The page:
Nutrition

Iron deficiency

The symptoms of an iron deficiency vary, depending on its severity, as well as a person’s overall health.

For a mild or moderate iron deficiency, a person may not experience any noticeable symptoms.

Iron-deficiency anemia can cause symptoms that include:

• fatigue

• weakness

• dizziness

• headaches

• sensitivity to temperature

• cold hands and feet

• shortness of breath

• chest pain

• difficulty concentrating

• heart palpitations

• restless leg syndrome

• cravings for nonfood items, such as ice or dirt

There are also several physical signs of an iron deficiency to look out for, such as:

• brittle nails

• cracks at the sides of the mouth

• hair loss

• inflammation of the tongue

• abnormally pale or yellow skin

• irregular heartbeat or breathing

Iron deficiencies occur when an insufficient amount of iron is present in the blood.

There are several potential causes for a lack of iron, including the following:

• Diet

Iron is in many different types of foods, including fish, fortified cereals, beans, meat, and leafy green vegetables.

• Iron malabsorption

Some medical conditions and medications may prevent the body from absorbing iron properly, even when a person is eating plenty of iron-rich foods.

Conditions that can cause problems with iron absorption include:

• intestinal and digestive conditions, such as inflammatory bowel disease

• gastrointestinal surgery, such as gastric bypass surgery

• rare genetic mutations

• Blood loss

Hemoglobin is a protein in red blood cells. It contains most of the body’s iron. For this reason, blood loss can result in iron deficiencies and anemia.

Blood loss can be a result of injury, or too frequent blood tests or donations. But it can also occur with certain conditions or medications, including:

• internal bleeding from ulcers or colon cancer

• regular use of aspirin or nonsteroidal anti-inflammatory drugs (NSAIDs)

• heavy menstrual periods

• urinary tract bleeding

• rare genetic conditions

• surgery

• Other conditions

Other conditions that may cause iron deficiency include:

• kidney failure

• congestive heart failure

• obesity

Iron is particularly important during periods of growth. For this reason, children and pregnant women have a higher risk of developing iron deficiency and anemia than others.

Here are 10 signs and symptoms of iron deficiency, starting with the most common.

1. Unusual tiredness

Feeling very tired is one of the most common symptoms of iron deficiency. This symptom is common in people who don’t have enough iron .

This fatigue happens because your body lacks the iron it needs to make a protein called hemoglobin, which helps carry oxygen around the body.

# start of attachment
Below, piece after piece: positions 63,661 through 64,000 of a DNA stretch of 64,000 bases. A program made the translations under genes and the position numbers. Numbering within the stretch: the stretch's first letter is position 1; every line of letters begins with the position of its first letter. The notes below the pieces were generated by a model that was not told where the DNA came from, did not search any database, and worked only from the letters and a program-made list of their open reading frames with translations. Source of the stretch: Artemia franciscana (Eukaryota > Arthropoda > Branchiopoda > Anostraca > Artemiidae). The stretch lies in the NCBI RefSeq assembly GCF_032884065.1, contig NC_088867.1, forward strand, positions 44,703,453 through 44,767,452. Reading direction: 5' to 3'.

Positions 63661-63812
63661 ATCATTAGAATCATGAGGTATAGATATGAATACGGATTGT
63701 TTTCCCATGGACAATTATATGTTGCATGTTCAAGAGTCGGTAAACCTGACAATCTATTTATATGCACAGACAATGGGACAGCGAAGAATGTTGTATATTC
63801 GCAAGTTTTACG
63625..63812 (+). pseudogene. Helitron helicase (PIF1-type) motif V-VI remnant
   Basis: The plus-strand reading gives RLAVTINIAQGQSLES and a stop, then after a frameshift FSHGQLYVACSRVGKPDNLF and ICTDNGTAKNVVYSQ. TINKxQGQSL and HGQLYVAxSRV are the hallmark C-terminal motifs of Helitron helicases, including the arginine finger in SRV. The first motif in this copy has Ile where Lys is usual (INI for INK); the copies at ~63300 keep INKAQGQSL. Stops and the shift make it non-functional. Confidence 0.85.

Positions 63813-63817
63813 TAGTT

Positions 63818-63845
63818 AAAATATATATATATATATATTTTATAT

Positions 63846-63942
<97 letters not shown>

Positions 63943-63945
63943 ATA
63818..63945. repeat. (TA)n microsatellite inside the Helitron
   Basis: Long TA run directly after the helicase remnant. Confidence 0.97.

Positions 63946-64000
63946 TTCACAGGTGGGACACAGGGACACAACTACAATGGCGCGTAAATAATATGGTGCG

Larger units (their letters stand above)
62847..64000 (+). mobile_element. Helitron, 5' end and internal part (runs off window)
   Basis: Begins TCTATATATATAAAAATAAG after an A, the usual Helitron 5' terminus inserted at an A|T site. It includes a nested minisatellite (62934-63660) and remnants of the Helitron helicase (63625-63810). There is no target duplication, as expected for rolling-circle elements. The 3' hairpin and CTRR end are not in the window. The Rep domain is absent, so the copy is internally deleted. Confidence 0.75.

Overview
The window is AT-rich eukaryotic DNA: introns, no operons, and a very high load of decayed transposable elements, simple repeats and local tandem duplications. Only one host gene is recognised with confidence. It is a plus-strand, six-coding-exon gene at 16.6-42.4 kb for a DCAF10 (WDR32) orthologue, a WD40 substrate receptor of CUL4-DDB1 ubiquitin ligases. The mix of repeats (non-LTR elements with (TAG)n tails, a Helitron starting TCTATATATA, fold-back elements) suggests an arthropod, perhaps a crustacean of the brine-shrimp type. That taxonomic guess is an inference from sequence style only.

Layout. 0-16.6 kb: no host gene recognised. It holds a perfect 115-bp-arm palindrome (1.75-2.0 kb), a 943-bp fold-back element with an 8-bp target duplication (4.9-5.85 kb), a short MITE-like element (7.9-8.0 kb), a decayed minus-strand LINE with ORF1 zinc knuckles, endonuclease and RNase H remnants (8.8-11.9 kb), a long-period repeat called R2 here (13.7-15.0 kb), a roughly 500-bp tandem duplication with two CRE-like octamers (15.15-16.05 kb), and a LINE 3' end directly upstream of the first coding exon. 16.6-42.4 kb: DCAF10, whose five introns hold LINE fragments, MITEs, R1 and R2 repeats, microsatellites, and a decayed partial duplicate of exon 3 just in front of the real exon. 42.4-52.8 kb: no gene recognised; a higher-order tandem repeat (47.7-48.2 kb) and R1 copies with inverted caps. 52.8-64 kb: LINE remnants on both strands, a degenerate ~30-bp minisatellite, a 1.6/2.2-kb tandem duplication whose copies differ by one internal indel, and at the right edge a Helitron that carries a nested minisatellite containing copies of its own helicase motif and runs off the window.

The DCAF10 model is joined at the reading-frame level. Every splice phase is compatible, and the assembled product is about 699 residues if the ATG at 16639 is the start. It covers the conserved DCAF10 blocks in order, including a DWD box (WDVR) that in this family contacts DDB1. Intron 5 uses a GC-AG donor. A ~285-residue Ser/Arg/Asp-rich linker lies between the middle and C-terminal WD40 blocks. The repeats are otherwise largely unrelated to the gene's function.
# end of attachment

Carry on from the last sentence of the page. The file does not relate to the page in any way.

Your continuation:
2. Paleness

Pale skin or pale coloring of the inside of the lower eyelids are other common signs of iron deficiency

The hemoglobin in red blood cells gives blood its red color, so low levels during iron deficiency make the blood less red. That’s why skin can lose its healthy color or warmth in people with iron deficiency.

This paleness in people with iron deficiency can appear all over the body, or it can be limited to one area (7). This includes the:

• face

• gums

• inside the lips or lower eyelids

• nails

This is often one of the first things doctors will look for as a sign of iron deficiency. However, it should be confirmed with a blood test.

Paleness is more commonly seen in moderate or severe cases of anemia

3. Shortness of breath

Hemoglobin enables your red blood cells to carry oxygen around your body.

When hemoglobin levels are low during iron deficiency, oxygen levels will also be low. This means your muscles won’t receive enough oxygen to do normal activities, such as walking

As a result, your breathing rate will increase as your body tries to get more oxygen. This is why shortness of breath is a common symptom.

If you find yourself out of breath doing normal, daily tasks that you used to find easy, such as walking, climbing stairs, or working out, iron deficiency could be to blame.

4. Headaches and dizziness

Iron deficiency may cause headaches, particularly in women

This symptom seems to be less common than others and often occurs with lightheadedness or dizziness

The link between iron deficiency and headaches is still unclear.

Headaches may occur because low levels of hemoglobin in red blood cells mean that not enough oxygen reaches the brain. As a result, blood vessels in the brain may swell, causing pressure and headaches.

Although there are many causes of headaches, frequent, recurrent headaches and dizziness could be a sign of iron deficiency.

5. Heart palpitations

Noticeable heartbeats, also known as heart palpitations, can be another symptom of iron deficiency anemia.

The association between iron deficiency, anemia, and heart problems is still being studied, but it may be related to oxygen supply.